EAGAN, Minn. — Indianapolis Colts owner Jim Irsay, a member of the NFL’s finance committee, called it a goal for the Washington Commanders‘ sale to be completed by the start of the regular season.
Irsay said Monday that the transaction is complicated and needs more work before the committee recommends the other owners vote for approval.
“We’re hopeful that we can get it done,” Irsay said at the spring owners meetings. “But … it’s going to take probably several more weeks of discussions before we see if we can reach the goal line there. We’re hopeful; we want to keep working in that direction.”
He later said, “That would be great to have a new ownership group in before the season opens.”
Commanders co-owners Dan and Tanya Snyder reached an agreement with a group led by Josh Harris on May 12 for $6.05 billion, a record sale price for a pro sports franchise. League sources have told ESPN they had concerns with the amount of debt involved.
“There are certain criteria that has to be met,” Irsay said. “That’s just the way it is. It’s not there yet. It doesn’t mean it can’t get there. It’s complicated.”
Irsay said the NFL, the Snyders and the Harris group are motivated to complete the deal.
“You hope that carries the day,” Irsay said. “Everyone knew the rules upfront, what the league rules are. Everyone is trying eagerly with the same amount of effort. The Harris group knows we have to stay within the guidelines.”
According to NFL rules, the primary buyer must put down 30 percent of the sale cost and carry no more than $1 billion in debt. A source with the Harris group said the NFL has not expressed concerns over its bid to them and pointed out the net worth of the group is approximately $100 billion.
However, another key factor is the number of limited partners in the group. There are at least 12, all of whom must be vetted — both financially and for background checks.
“It just takes time,” Irsay said. “It’s a little more complex than a simpler deal.”
Irsay said they wouldn’t change the rules to accommodate new bidders as the price of franchises increase. The Panthers were sold in 2018 for $2.275 billion; the Broncos, the next team to be sold, went for $4.65 billion in August.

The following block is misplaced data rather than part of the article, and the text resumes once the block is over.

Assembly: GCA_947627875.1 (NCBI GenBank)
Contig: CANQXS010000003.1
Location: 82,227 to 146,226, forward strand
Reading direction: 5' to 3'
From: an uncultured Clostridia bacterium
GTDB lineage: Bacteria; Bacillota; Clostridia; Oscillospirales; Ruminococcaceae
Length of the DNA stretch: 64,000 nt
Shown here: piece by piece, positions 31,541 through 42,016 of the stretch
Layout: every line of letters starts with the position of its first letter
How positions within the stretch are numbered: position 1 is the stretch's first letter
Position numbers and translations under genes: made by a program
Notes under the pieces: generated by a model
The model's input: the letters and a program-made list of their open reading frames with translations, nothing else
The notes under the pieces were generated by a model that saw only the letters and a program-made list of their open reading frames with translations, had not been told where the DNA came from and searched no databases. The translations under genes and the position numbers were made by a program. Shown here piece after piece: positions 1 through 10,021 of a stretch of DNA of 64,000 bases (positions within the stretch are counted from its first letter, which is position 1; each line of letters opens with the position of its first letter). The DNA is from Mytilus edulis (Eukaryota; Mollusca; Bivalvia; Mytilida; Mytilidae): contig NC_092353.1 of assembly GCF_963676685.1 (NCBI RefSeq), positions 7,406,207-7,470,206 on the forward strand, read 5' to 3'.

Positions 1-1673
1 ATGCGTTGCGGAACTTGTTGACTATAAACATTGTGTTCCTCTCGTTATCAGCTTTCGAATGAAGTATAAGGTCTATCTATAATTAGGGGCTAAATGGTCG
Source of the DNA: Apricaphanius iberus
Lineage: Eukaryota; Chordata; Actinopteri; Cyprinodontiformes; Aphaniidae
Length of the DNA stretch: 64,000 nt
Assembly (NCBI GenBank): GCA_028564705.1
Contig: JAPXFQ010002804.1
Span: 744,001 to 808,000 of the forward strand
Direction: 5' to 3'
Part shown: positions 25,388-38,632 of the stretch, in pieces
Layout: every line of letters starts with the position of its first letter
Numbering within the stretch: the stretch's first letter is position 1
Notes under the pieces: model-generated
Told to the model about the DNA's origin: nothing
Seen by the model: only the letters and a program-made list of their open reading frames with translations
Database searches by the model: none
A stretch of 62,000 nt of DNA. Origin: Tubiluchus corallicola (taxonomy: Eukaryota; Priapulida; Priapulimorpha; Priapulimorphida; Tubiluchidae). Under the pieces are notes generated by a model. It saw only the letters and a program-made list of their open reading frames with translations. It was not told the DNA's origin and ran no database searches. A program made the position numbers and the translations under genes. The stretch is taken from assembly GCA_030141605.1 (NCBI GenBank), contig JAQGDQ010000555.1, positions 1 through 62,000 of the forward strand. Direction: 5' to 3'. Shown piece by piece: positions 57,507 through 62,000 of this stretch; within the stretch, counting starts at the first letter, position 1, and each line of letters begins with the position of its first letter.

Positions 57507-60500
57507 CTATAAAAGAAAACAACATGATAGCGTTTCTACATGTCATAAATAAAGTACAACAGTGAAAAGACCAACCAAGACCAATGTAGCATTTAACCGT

“We’ve thought long and hard about where the rules are at this point,” Irsay said. “They’re there for a reason. Like the (Denver) sale we’re looking for the same sort of cooperation.”
Multiple sources have pointed out, as a reminder, how long it took for Denver’s sale to go through last year. Rob Walton entered into an agreement to buy the Broncos on June 7; the finance committee didn’t recommend approval until July 27 and the other owners didn’t vote until Aug. 9.
Walton purchased the team along with his daughter and son-in-law. Their group only had three limited partners: Formula One world champion Lewis Hamilton, Starbucks board chair Mellody Hobson and former U.S. Secretary of State Condoleezza Rice.
It’s possible, Irsay said, that NFL commissioner calls for a special session after July 4th to vote on the Commanders’ sale.
“Let’s put the dot over the I and put the cross over the T and make sure we get that done right,” Irsay said. “They’re very enthusiastic about becoming owners. They’re really fired up to have a chance to take over the team before the season starts.”
Because of the rising franchise cost, Irsay said they’ll discuss potential policy changes to allow institutional capital as primary buyers. For now, the NFL does not allow that to be the case.
“It’s a changing world and a changing league,” Irsay said. “In the future, that’s something we can continue to look at. We haven’t gone there yet. You don’t [want] faceless limited partners, but at the same time there are pros and cons to it so we’ll continue to evaluate it in the next several years.”
The Snyder were not present at the owners meetings; Dan Snyder hasn’t attended a league meeting since 2019.